The BBC's global radio operation is understood to be facing an up to 25% reduction in its annual £272 million grant from the Foreign Office as part of wide-ranging public sector cuts.
In a speech to the Commonwealth Broadcasting Association in London, published in-full by the Press Gazette, Horrocks said that "careful thought must be given before Britain diminishes its voice in the global conversation".
Foreign secretary William Hague recently claimed that World Service will be protected from the worst of the cuts at the Foreign Office. However, there is concern that even a small budget cut could lead to a reduction in its operation, which covers 32 countries.
Horrocks said that World Service has implemented a series of efficiency drives that have delivered £74m of "cashable savings" since 1998, while still managing to grow its audience by a third to 42m people a week.
He also highlighted that the National Audit Office has placed World Service "in a minority of public bodies as having a 'good' track record on efficiencies".
Horrocks further pointed to the expansion being conducted by other countries of their global news services, such as China's $7bn overseas media operations programme and the $100m annual budget of the Al Jazeera English network, backed by the emir of Qatar.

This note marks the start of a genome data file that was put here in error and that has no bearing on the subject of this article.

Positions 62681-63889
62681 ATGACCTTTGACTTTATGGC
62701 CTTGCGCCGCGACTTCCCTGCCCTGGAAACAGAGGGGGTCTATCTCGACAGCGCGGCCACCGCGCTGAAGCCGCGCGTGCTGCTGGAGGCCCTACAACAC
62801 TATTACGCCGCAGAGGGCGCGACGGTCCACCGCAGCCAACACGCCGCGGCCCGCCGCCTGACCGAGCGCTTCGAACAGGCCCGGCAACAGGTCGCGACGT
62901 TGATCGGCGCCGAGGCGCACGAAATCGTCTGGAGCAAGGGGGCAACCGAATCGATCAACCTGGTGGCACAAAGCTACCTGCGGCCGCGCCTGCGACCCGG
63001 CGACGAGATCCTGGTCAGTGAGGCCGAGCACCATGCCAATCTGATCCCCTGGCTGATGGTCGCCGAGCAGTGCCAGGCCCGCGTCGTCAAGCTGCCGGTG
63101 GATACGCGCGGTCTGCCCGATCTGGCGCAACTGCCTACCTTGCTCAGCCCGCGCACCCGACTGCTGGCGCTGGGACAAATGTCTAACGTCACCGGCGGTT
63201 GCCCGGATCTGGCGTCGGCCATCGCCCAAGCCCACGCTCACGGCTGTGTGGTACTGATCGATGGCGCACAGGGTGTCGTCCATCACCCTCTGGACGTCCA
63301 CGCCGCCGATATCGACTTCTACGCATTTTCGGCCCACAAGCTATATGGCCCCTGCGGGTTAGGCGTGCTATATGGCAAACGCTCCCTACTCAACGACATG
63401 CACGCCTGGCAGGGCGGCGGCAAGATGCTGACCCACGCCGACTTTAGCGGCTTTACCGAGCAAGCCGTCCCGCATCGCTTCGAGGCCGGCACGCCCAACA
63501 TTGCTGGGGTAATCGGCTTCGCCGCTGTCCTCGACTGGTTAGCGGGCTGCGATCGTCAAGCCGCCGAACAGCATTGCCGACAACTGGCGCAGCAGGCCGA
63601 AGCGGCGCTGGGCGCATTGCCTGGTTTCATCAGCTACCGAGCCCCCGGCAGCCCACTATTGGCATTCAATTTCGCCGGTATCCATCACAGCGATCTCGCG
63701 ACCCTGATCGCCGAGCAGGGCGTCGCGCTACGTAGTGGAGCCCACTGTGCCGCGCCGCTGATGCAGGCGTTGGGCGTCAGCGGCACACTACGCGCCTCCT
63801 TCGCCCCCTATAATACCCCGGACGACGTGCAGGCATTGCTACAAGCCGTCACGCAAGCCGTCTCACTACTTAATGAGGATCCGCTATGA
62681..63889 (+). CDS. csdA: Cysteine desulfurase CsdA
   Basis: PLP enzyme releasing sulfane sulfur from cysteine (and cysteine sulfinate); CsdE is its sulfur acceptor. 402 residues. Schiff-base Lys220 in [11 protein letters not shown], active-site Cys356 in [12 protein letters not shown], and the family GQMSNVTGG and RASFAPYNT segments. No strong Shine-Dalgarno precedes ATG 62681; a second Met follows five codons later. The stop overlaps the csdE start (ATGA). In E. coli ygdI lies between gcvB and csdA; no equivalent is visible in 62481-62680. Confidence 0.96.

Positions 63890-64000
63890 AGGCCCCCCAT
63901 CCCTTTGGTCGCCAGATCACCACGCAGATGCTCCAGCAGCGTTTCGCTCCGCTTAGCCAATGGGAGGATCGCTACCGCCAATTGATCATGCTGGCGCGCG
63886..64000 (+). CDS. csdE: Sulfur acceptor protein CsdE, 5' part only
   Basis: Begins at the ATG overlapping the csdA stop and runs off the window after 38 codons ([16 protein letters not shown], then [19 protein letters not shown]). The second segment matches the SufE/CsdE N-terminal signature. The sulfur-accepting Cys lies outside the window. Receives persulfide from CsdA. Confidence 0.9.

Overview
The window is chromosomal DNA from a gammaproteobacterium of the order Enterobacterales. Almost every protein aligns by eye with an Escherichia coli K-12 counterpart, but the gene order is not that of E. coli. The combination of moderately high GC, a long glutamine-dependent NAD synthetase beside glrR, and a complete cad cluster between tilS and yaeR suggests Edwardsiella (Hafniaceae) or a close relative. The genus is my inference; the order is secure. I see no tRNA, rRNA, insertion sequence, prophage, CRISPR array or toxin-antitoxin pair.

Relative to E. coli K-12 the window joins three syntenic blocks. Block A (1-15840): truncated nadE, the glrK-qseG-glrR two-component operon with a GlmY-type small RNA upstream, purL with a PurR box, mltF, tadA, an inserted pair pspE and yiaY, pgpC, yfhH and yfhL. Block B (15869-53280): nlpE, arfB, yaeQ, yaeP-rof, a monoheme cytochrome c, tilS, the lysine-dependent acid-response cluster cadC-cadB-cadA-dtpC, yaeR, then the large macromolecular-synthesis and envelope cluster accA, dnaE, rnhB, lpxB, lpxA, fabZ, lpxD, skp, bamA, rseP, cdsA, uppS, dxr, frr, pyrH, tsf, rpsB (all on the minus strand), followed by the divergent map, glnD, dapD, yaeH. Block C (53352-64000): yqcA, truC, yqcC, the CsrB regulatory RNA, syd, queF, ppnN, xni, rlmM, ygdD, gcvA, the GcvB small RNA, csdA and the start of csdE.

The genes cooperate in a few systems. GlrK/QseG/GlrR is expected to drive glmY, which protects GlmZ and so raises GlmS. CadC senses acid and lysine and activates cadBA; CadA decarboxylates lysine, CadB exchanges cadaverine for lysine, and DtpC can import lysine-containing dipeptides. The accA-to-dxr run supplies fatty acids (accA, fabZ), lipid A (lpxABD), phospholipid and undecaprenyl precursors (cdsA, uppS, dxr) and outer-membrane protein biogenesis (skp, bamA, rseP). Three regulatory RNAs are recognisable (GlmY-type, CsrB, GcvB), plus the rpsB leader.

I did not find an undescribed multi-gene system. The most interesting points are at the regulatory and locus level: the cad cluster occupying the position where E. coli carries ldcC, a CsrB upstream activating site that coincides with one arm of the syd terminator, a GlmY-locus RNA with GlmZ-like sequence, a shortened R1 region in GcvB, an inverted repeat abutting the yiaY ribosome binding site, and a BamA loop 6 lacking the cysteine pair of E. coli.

Faced with the prospect of budget cuts, Horrocks said that he is wondering whether the World Service operation will be diminished "to a level where our presence is merely symbolic or lacking quality that damages our standing".
He said that he is also questioning whether World Service would be able to continue offering "lifeline services" during crises such as the Haiti Earthquake and Pakistan floods.
"These and many other questions are on my mind as we enter the final strait of our vigorous discussion about the future funding of the BBC World Service," he said.
"I can only hope that the answers are positive and that we can continue to deliver for the UK and continue to be the world’s leading broadcaster, a true partner for promoting independent media."